But Anya is a member of a mob family and she has to work very hard against that image she is saddled with. Her life is directly affected by the reputation of her father and the balance of the family chocolate business after he's gone. Her task isn't easy - especially with her siblings to take care of and her fierce sense of family over everything else. Anya is always quoting her father and trying to follow all the things he's taught her - especially to protect her family - but at the same time she's trying to break away from feeding into the corruption. I just loved watching her try and use her father's wisdom for something good and learning that she has her own strength - and I can't wait to see what she does with that in the next book. 


This book seems really important to me - but there's fun things too. Like coffee becomes the new booze - you can only get it at speakeasys and Anya's ex is an addict. I found it highly amusing whenever Anya would think - Man, I can tell he's been drinking coffee. I can smell it on his breath - the same way you might think a girl would groan over her clearly drunk boyfriend. It's funny - the fine line between vices - booze/coffee, drugs/chocolate - because I know our generation often substitutes such things. Most of us need a caffiene fix to get through the day, or high doses of chocolate to drown our stress.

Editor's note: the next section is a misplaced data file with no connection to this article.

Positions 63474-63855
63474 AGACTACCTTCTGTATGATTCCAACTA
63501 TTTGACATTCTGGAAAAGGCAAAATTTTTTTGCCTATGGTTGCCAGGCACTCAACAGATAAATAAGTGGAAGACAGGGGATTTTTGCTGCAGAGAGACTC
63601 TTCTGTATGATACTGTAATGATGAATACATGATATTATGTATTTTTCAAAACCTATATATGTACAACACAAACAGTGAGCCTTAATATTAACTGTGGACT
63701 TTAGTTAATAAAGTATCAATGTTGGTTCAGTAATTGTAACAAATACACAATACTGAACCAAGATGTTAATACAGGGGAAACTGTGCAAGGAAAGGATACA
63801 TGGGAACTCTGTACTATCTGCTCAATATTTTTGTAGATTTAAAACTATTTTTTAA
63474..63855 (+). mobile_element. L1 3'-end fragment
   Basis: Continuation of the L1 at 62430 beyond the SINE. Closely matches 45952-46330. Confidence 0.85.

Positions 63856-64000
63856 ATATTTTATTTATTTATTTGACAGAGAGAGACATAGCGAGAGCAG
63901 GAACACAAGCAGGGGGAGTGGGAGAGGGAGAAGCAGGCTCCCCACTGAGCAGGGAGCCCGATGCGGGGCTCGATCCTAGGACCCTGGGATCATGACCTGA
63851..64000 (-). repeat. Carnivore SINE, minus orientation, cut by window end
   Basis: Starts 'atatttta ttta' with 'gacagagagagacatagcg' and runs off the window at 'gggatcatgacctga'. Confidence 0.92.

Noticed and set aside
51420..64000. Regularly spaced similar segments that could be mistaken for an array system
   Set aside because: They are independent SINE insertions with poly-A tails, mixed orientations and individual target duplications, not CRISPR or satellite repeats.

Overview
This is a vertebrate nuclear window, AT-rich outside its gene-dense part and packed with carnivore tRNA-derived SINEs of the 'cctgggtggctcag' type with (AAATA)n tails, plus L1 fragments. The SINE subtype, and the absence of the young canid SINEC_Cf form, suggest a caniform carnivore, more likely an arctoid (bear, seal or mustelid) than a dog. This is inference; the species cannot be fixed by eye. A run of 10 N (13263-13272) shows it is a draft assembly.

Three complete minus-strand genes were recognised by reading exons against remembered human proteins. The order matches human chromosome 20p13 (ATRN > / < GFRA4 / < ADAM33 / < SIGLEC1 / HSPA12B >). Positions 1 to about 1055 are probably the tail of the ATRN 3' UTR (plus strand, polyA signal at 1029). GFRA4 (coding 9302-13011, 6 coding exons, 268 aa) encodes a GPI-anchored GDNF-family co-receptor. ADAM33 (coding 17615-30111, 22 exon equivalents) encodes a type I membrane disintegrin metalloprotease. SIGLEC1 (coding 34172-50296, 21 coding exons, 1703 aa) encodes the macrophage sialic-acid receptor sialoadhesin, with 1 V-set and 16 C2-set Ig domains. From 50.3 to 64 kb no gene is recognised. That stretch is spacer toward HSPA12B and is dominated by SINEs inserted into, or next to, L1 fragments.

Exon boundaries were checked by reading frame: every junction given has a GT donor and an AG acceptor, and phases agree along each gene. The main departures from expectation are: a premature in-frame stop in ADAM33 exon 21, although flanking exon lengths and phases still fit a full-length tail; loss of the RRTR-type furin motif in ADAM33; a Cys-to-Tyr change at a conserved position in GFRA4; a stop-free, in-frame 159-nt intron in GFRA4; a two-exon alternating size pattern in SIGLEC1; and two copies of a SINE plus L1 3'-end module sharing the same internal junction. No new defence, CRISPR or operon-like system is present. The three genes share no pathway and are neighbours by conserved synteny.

I definitely recommend this book - I loved it so much and I'm anxiously waiting the next book - because I have a feeling it's going a place more powerful. I'm also posting this awesome video of Gabrielle Zevin talking about the places in New York that inspired her story. This makes me want to go to New York. But the New York of today, not the one Anya lives in, because I do need my coffee...

1 comment:

  1. Nice review you have! ;D

    Here's mine if you don't mind: http://lorxiebookreviews.blogspot.com/2012/08/all-these-thing-ive-done-by-gabrielle.html

    Thank you and have a nice day!!!!!! =)

    ReplyDelete